Each year brings us at least a handful of seasonal CDs by famous people whose name recognition guarantees healthy sales. Atop this list for 1996 is the undeniably evil Michael Bolton, whose This Is the Time: The Christmas Album (Columbia) will test the patience of virtually anyone with a functioning auditory system. It's all here, folks: A lugubrious "Silent Night," a somnambulant "Have Yourself a Merry Little Christmas," a goopy "This Is the Time" (in which Bolton duets with Wynonna Judd), and a version of "Joy to the World" that the Balding One tries to transform into a power ballad. Eeesh. "Santa Claus Is Coming to Town" blatantly rips off Bruce Springsteen, but at least it's upbeat--something that can't be said of "Ave Maria," in which Bolton matches pipes with Placido Domingo. Guess who loses. Domingo also pops up in A Celebration of Christmas (Elektra), in which he shares top billing with Jose Carreras and Natalie Cole. To say that the package, recorded live in Vienna in late 1995, is schizophrenic is to denigrate schizophrenia. "Panis angelicus" (voiced by Carreras) is a classical offering, pure and simple; "O Joyful Children" (a Domingo number) is an unholy mating of opera and pop; and "The Christmas Song" (which Cole croons solo) sounds like an outtake from Cole's previous holiday platter, 1994's fairly enjoyable Holly and Ivy. But those cuts in which Cole sings alongside opera-meisters Carreras and Domingo are the most awkward: "I'll Be Home for Christmas" and "Stille Nacht" virtually define incompatability: Natalie won't be singing at the Met anytime soon. This Christmas (MCA), by Patti LaBelle, also contains a noteworthy incongruity: "Country Christmas," in which Patti tries to prove how down-home she is. The rest of the disc is more consistent: The various producers on the project maintain a smooth soul sound that links tracks like "'Twas Love," "Nothing Could Be Better" and "If Everyday Could Be Like Christmas." But even though LaBelle really belts out "O Holy Night," the full-length as a whole is still fairly dull. Sorry, Patti. Jimmy Buffett's Christmas Island (Margaritaville/ MCA) is much saucier; in fact, "Ho Ho Ho and a Bottle of Rhum" is positively soaked in the stuff. This last number is dumb but bouncy, making it preferable to the other two Buffett originals here--"A Sailor's Christmas" (a rehash of themes he's hashed far too many times already) and the sticky "Merry Christmas, Alabama (Never Far From Home)" (although locals will no doubt enjoy the verse that includes a John Denver-esque valentine to Colorado). In the main, the disc is a blatant bid for a few extra bucks--as if you needed me to tell you that. But Parrotheads will no doubt slurp it up. What a surprise.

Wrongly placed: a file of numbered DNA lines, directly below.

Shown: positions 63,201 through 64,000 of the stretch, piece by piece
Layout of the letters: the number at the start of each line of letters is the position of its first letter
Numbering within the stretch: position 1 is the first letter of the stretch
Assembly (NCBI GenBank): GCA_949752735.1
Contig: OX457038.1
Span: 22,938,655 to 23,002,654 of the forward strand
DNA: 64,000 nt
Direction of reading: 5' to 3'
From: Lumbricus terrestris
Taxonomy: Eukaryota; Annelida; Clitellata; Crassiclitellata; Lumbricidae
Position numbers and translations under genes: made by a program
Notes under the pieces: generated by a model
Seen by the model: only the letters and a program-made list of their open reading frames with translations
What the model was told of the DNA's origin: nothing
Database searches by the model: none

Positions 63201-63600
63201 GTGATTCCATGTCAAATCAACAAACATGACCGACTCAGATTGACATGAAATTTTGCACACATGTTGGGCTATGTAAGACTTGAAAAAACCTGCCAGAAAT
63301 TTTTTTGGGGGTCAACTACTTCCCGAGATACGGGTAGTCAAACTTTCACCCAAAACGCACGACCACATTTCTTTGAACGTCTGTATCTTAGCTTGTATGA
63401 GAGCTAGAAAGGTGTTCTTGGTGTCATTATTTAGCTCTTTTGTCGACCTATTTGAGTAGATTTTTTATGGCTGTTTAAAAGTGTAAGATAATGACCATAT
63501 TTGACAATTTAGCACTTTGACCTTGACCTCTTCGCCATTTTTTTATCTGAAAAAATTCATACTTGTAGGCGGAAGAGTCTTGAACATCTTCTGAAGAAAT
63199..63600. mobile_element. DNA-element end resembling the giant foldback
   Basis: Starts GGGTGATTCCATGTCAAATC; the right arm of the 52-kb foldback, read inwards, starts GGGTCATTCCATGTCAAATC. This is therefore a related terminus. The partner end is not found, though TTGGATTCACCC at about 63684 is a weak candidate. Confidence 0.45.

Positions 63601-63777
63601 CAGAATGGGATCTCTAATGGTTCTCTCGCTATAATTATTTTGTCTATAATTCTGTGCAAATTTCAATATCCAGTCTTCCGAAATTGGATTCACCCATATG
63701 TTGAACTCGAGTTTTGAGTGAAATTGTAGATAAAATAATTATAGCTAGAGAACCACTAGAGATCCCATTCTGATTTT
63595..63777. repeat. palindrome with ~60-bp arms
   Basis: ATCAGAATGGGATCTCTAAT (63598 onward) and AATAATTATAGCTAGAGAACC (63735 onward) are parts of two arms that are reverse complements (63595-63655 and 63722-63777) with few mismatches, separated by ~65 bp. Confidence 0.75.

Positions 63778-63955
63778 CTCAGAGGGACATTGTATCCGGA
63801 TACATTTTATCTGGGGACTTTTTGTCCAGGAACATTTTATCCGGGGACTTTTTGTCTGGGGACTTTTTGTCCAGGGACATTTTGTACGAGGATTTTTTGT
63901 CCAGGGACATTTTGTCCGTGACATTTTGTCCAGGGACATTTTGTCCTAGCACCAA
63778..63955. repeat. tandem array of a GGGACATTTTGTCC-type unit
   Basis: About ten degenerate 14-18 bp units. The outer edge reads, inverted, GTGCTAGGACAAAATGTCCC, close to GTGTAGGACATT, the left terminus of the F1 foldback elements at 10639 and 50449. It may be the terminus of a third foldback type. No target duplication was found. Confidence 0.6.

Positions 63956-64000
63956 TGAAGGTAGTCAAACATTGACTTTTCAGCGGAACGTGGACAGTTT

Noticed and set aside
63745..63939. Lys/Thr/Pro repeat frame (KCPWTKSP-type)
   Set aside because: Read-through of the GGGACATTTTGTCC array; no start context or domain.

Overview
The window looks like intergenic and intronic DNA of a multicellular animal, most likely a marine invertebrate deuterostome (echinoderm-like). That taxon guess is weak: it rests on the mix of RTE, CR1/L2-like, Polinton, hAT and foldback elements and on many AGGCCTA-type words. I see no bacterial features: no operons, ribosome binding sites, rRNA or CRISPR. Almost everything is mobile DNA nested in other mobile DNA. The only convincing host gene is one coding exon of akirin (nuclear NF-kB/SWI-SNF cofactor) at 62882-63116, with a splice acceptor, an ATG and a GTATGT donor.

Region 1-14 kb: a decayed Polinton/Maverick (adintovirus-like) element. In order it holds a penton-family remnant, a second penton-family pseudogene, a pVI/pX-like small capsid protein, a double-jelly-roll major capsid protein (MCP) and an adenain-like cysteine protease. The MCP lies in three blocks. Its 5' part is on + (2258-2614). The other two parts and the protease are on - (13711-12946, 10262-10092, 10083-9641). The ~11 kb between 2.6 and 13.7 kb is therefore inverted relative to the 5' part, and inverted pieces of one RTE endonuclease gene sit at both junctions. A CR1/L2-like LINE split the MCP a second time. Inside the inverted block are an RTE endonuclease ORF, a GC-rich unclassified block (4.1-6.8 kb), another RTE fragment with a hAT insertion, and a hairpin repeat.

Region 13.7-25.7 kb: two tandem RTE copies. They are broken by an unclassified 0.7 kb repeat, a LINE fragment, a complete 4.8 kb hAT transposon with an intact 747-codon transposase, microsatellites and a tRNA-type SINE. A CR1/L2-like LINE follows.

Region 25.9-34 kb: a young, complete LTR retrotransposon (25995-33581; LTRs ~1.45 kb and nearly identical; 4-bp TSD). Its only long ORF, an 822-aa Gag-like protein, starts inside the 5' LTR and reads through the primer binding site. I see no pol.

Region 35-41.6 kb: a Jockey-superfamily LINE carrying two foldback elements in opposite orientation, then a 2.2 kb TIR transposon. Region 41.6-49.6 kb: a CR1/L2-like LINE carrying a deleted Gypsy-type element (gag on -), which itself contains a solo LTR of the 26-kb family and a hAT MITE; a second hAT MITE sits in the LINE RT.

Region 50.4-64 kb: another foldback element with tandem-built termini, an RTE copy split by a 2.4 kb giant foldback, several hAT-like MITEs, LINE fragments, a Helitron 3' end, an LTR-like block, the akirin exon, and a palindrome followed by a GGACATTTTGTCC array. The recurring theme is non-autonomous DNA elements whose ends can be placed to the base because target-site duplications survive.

CHRISTMAS ALL OVER THE WORLD
The title of the various artists' collection World Christmas (Metro Blue) is an accurate one: Performers from a slew of far-flung locations contribute tracks. Even so, the disc hangs together quite well. Papa Wemba and Mino Cinelu give "Les Anges Dans Nos Campagnes (Angels We Have Heard on High)" a bubbly Afro-beat feel; Angelique Kidjo does likewise throughout "Zan Vevede (O Holy Night)"; John Scofield and New Orleans' own Wild Magnolias find a rousing middle ground during "Go Tell It on the Mountain"; Deep Forest and Lokua Kanza effectively reimagine "Ave Maria"; and Yomo Toro and the Boricua All Stars, featuring Ruben Blades, put a Central American jolt into "Cascabel (Jingle Bells)." Not everything here's a masterwork--"Michaux Velliat/Santa Claus Is Coming to Town," by the Caribbean Jazz Project, is on the sleepy side--but taken as a whole, World Christmas, a CD whose sales benefit the Special Olympics, is among 1996's finest seasonal recordings. A Celtic Heartbeat Christmas (Celtic Heartbeat/ Atlantic) can't match this peak, in part because it's more monochromatic, but it's far from a complete loss. Selections like "The Snowy Birch Trees," by Thomas Loefke, are so new-agey that they all but vanish on their way to your ear, but "A Dream in the Night," by Clannad (an act whose appeal had previously escaped me), is suitably mysterious, and Ashley MacIsaac's "The Night Before Christmas (The Devil in the Kitchen)" reels like a drunken poet. Which, in case you're curious, is intended as a compliment.
A Classic Cartoon Christmas, released on the Nick at Nite Records/550 Music Imprint, seems like a first-rate idea: What baby boomer wouldn't love to own a disc jammed with tunes culled from holiday TV specials of yore? But speaking as a guy who was recently subjected to Rudolph the Red-Nosed Reindeer, a lot of this stuff is appalling dreck. "We're a Couple of Misfits," a Rudolph outtake credited to Billie Richards and Paul Soles, is a prime example: You'd have to be pretty damn attached to your inner child to get through it unnauseated. But I was glad to hear the two tracks snipped from How the Grinch Stole Christmas, three Vince Guraldi Trio efforts originally cut for inclusion in A Charlie Brown Christmas, and Jimmy Durante's "Frosty the Snowman." Makes you misty just thinking about it, eh? Virgin Records' The Best Christmas Ever aims for the nostalgia button, too, and it does so adroitly, blending efforts by Dean Martin ("Let It Snow! Let It Snow! Let It Snow!") and Eartha Kitt ("Santa Baby"), with blues by B.B. King and Lowell Fulsom, jazz courtesy of Ella Fitzgerald and Louis Armstrong, and soul from Solomon Burke. Some of you may already have these ditties on previous compilations; if not, Best may be just your speed. And then there's the soundtrack to the Arnold Schwarzenegger film Jingle All the Way (TVT). I was recently subjected to this cinematic abomination, and I'm only exaggerating a little bit when I say that I would rather have the inside of my kneecap scraped with a putty knife than be forced to sit through it again. However, the CD companion is quite enjoyable: It features a jumpin' version of "Jingle Bells" by the Brian Setzer Orchestra, Chuck Berry's classic "Run Rudolph Run," Clarence Carter's "Back Door Santa" and other good stuff. Of course, purchasing it means you'll own a disc with Sinbad on its cover. Clearly, life is full of tradeoffs.